James Herman Banning (November 5, 1899 – February 5, 1933), the son of Riley and Cora Banning, was born on an Oklahoma homestead. Despite prejudice and lack of resources, he decided that one day he was going to fly an airplane. What he didn't know was that the only way he was going to be able to fly enough hours to earn a pilot’s license would be to build his own plane. Banning grew up, moved to Iowa, and applied to flight schools. No flight schools would take him. He found a pilot, a Lt. Fisher, who agreed to teach Banning to fly as long as their lessons were ‘on the sly.’ Lt. Fisher died in a plane crash just as Banning was ready to solo. Though Banning, who witnessed the fatal accident, was crushed, his determination to fly never flagged. But without Fisher’s help, he was in trouble. No school or individual would lend Banning the plane he needed so that he could complete his required solo hours in the air. Banning refused to be daunted. He bought the engine from Fisher’s crashed plane and accumulated plane and auto scraps to build Miss Ames. Flying his rickety homemade craft, he earned his solo flight hours and became the first African-American to receive a pilot's license from the United States Department of Commerce. He had no intention of stopping there.
The Historic Flight Banning believed strongly that freedom in the sky would help create freedom on the ground. He came up with an audacious plan to become the first African-American to fly across the country during the Great Depression, a time when all communities were looking for heroes to take their minds off dire economic straits. He wanted to be an aviation hero like Charles Lindbergh. But Lucky Lindy had a custom-built plane and scads of money from financial backers to pave the way to achieving his dream of flying across the Atlantic. Lindy also had the blessing of the major newspapers, who covered his every move. Banning had no backers and owned a dilapidated plane with a 14-year-old engine. And none of the large newspapers would bother writing about him. Banning went looking for supporters on his own. He found a gifted mechanic named Thomas Cox Allen, who he persuaded to buy into the adventure for $200. Allen came up with the ingenious idea to fund their flight by soliciting small donations from people in each town they landed in, whether a warm meal, a place to sleep, or money for gas for the next leg of their journey. The donors would then inscribe their names on what Banning and Allen called “The Gold Book” — the wing of their plane. In this way, each contributor would share in a piece of history. Twenty-four communities participated and sixty-five individuals inscribed their names on The Gold Book, as Banning and Allen made their way across America. The dreams of many flew with them. Their adventures were numerous. Because they were black and had no money, Banning and Allen not only had to fly the “crate;” they had to be able to service it as well. This added to the adventure greatly. At times, they had to replace or rebuild parts that had been destroyed during several “crack-ups” (forced landings), or had malfunctioned while they were still in the air. In one city, they crashed into a farm and the whole town worked to find the right car parts to send them on their way. In another city, Allen had to sell his suit for gas money. One night they slept in a haystack and came close to freezing to death. The following morning, a half-frozen Allen had to stand in front of the plane and guide Banning between a brush pile and a haystack for takeoff. By prior agreement, Allen stood in front of the plane, and guided it along a small stretch of earth. He then hurled his body on the ground when Banning’s plane had traveled half the length of the field. Banning knew Allen’s hurling body meant it was time to ‘pull her up’ and Banning flew the plane right over the prone Allen. Allen then hitched a ride to their next destination. Another time, in Pittsburgh, the Democratic Party paid for the last leg of their journey in exchange for Banning and Allen tossing 15,000 ‘Vote Roosevelt’ flyers out of the cockpit as they flew over farms and small towns on their way to New York. As Banning and Allen finally started to attract some attention, they became known as “the suntanned editions of Lindy.” After an exhausting, adventure-filled twenty-one days of flight, Banning triumphantly circled the Statue of Liberty and put down at Valley Stream Airport, in the suburbs of New York City. Yet Banning’s triumph wasn’t met by fanfare, or newspapermen. As a “race pilot,” his accomplishment was not considered news-worthy by white-owned newspapers. Unfazed, Banning began the return flight to Los Angeles. The miles finally took their toll on the old airplane. Banning crash-landed in Pennsylvania. This time there would be no patching it together on the cheap. Leaving the plane behind, Banning, along with Allen, returned West in the back of a bus, where, unlike in the sky, segregation was still a way of life.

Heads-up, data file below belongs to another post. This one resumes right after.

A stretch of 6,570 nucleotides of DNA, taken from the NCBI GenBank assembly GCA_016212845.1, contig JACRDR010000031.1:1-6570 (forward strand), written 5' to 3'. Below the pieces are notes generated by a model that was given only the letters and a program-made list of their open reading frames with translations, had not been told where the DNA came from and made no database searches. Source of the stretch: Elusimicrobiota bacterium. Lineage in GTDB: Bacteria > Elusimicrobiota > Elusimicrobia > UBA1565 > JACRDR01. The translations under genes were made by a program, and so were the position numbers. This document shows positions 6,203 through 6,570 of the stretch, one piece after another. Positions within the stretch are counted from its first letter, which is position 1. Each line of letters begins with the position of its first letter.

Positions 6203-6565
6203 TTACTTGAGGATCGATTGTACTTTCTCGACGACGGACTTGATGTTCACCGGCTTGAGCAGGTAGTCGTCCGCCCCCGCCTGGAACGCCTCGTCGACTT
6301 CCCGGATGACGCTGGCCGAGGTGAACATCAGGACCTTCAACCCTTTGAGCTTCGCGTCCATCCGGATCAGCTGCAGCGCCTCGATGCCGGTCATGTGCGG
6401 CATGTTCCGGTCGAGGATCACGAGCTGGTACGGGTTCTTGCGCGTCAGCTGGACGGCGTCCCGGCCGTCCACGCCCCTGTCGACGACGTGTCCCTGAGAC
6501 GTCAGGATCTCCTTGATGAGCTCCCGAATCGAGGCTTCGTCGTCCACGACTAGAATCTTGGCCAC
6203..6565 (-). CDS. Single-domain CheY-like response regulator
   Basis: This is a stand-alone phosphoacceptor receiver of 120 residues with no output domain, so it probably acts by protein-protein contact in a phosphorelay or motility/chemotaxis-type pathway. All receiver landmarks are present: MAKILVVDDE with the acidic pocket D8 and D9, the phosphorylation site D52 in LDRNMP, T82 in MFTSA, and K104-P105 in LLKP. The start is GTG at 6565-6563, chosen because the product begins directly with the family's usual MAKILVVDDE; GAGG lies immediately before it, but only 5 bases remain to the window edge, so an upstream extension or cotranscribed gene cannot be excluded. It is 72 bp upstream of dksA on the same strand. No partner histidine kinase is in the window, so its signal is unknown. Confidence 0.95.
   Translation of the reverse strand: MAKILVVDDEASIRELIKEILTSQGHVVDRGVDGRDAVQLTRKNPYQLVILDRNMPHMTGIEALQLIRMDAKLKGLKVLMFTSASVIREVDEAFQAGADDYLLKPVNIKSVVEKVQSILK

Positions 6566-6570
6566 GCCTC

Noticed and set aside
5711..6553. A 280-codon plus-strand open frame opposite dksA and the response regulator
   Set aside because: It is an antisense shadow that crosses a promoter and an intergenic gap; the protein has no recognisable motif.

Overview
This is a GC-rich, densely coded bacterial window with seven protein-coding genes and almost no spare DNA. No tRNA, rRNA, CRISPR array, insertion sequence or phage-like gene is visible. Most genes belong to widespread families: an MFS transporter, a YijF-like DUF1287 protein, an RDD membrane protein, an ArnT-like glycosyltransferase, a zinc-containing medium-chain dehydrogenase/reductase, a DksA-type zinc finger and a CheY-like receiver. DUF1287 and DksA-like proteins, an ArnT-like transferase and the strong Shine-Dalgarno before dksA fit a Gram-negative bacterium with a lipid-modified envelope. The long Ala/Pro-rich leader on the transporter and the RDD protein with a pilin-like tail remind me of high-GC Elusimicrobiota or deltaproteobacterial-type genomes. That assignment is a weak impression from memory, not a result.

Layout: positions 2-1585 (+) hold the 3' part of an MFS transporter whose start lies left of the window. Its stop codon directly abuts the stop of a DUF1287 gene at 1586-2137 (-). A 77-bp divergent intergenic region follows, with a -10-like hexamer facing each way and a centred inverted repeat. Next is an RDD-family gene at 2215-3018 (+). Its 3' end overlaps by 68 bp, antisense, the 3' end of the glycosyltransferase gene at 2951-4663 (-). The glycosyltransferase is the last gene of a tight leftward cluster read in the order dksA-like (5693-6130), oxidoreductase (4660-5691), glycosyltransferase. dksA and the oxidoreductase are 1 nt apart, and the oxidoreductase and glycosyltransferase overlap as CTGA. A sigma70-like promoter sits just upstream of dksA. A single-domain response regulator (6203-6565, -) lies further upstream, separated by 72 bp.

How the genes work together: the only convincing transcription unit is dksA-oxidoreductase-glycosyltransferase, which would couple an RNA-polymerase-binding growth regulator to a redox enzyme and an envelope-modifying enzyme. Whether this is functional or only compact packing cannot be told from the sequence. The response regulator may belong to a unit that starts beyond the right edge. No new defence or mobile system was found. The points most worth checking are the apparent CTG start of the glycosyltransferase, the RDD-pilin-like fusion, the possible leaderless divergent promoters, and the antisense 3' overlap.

Death Banning died in a plane crash at the hands of an unlicensed Navy mechanic, while trying to raise money by barnstorming to repair his beloved plane. Banning was scheduled to fly a number of stunts in an AirTech Air Show. On the day of the show, the Chief Flight instructor, Arnet Speers, refused to allow Banning to fly in one of his planes. Speers believed Banning couldn’t be trusted because of the color of his skin. An unlicensed white Naval mechanic offered Banning the use of his friend’s plane. The catch? The mechanic wanted to perform a stunt at the airshow and wanted Banning to fly with him. Banning agreed to fly along as a passenger. The mechanic attempted a loop, stalled the plane, and the plane spun into the ground in front of 2,000 horrified spectators. Banning was pulled from the wreckage alive but unconscious. He died an hour later. When friends of Banning’s tried to rescue his plane in honor of him, they found it had, without Banning’s knowledge or permission, been sold for scrap. The Gold Book, the physical record of the journey and all the donors, was destroyed. While “Lucky Lindy,” — Charles Lindbergh — is a name remembered by many, Banning faded into obscurity.
By Dean Hanley